Apple released the first developer-only beta of iOS 5.1 to developers Monday night. While it includes a number of unidentified bug fixes, it also adds some APIs that let developers better integrate Siri’s dictation input as well as offers a few clues to upcoming iOS devices.
Full release notes for iOS 5.1 were published by BGR, though those notes usually do not detail bug fixes or security patches—that information is usually not detailed until public release. However, it is expected that the update will further address reported battery life problems that seem to particularly affect the iPhone 4S. Apple released an iOS 5.0.1 patch recently in an effort to address those issues, but users have reported that it doesn’t fully address battery life problems.
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A source confirmed to Ars that a handful of the new iOS 5.1 APIs allow developers to specifically handle the response from Siri’s speech-recognition servers. these APIs don’t allow developers to integrate Siri support for controlling an app the way that Apple has with, say, Messages or Reminders. But it does open up the possibility to better handle text dictation input.
Nothing in the release notes or developer documentation supports rumors from a few weeks ago that iOS 5.1 would add additional capabilities to Siri, such as commands for activating an iPhone’s camera or turning WiFi or Bluetooth on and off. Our source was not able to confirm any new functionality, either.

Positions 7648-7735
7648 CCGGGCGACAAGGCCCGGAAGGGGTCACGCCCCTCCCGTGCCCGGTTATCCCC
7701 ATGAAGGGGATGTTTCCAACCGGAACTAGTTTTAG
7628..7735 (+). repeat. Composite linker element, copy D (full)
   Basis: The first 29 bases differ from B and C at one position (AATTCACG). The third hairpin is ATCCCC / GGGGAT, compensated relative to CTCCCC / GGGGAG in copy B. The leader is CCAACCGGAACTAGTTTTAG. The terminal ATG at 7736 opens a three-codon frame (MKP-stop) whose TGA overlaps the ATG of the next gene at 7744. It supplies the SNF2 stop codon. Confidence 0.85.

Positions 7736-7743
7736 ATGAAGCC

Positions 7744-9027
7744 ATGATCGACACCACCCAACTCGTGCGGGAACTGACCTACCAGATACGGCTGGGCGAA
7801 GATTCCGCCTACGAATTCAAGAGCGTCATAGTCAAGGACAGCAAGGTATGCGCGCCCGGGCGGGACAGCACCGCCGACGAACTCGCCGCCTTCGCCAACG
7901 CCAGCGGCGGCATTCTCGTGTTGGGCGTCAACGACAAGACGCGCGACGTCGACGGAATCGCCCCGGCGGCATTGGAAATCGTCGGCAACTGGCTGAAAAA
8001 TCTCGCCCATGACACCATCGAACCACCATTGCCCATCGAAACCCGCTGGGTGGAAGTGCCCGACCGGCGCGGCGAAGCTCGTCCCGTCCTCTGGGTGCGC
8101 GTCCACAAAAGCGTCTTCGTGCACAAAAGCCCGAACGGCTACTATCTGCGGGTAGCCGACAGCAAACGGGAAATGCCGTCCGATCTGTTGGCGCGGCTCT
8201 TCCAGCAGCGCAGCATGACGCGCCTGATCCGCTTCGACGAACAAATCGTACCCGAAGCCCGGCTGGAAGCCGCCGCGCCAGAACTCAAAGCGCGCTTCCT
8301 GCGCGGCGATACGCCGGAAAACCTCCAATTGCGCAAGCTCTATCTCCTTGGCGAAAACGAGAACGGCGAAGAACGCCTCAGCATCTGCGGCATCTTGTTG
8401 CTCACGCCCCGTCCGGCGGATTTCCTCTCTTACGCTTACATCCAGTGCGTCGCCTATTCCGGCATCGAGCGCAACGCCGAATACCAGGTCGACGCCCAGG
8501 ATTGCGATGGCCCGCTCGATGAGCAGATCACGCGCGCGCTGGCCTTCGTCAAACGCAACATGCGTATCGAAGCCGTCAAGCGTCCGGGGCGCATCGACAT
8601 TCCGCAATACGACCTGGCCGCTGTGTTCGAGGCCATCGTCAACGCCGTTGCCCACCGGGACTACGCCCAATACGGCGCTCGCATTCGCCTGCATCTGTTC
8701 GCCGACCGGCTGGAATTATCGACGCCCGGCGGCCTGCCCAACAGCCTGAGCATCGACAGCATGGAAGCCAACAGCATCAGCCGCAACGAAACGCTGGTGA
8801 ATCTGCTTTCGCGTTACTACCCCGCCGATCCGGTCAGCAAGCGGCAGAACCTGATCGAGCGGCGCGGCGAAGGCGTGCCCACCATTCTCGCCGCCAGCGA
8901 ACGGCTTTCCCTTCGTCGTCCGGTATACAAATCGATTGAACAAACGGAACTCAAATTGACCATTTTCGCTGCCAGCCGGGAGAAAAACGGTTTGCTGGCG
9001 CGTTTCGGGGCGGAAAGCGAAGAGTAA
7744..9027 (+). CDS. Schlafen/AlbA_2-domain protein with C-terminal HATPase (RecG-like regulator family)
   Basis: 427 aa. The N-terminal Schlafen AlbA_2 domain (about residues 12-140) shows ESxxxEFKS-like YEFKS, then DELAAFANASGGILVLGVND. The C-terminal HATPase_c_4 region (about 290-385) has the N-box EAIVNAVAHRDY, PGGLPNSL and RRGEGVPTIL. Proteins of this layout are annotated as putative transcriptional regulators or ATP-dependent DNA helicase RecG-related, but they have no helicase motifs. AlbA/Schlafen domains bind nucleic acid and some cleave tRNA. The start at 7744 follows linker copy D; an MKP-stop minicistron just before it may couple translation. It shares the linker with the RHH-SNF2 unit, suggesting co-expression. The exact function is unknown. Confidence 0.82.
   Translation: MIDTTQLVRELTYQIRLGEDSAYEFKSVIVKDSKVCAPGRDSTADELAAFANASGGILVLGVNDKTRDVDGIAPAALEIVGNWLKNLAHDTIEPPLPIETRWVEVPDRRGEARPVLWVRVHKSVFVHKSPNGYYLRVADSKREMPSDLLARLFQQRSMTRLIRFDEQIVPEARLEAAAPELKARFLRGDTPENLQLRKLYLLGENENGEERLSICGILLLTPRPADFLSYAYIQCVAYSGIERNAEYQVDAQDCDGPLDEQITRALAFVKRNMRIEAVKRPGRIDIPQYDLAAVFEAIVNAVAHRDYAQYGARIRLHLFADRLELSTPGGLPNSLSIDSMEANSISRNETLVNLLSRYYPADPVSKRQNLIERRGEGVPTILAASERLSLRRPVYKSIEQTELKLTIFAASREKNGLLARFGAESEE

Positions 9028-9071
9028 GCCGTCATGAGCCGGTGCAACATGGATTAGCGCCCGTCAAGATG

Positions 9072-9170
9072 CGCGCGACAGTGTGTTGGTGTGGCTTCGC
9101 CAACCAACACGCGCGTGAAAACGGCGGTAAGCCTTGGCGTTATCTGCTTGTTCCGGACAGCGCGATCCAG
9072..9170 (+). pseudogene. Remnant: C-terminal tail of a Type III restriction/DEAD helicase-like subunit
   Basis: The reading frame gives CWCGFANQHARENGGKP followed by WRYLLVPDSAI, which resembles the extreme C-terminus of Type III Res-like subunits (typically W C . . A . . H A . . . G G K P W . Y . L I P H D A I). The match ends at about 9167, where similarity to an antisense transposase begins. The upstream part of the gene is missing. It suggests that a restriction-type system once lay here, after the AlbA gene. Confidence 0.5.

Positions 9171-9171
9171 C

Apple has done it again with the Apple iPhone 3GS. The company has constantly delivered when it comes to consumer electronics and Apple has yet to disappoint with its latest outings of laptops, tablets, and iPods.
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Finally, bits of code in the iOS 5 beta contain references to new iPhone, iPad, and Apple TV hardware. “iPhone5,1” refers to the next major hardware revision for the iPhone, undoubtedly set for release in the second half of 2012. “iPad2,4” refers to a minor hardware revision for the current iPad 2, which 9to5Mac believes may be a Sprint-compatible 3G-enabled iPad model. and finally, the codename “J33” appears to be the next-generation Apple TV hardware. little is known about what Apple may have in store for the Apple TV, though an upgrade to Apple’s dual-core A5 processor would allow 1080p playback. other rumors have suggested Apple may integrate Apple TV functionality into a standalone HDTV set sometime next year.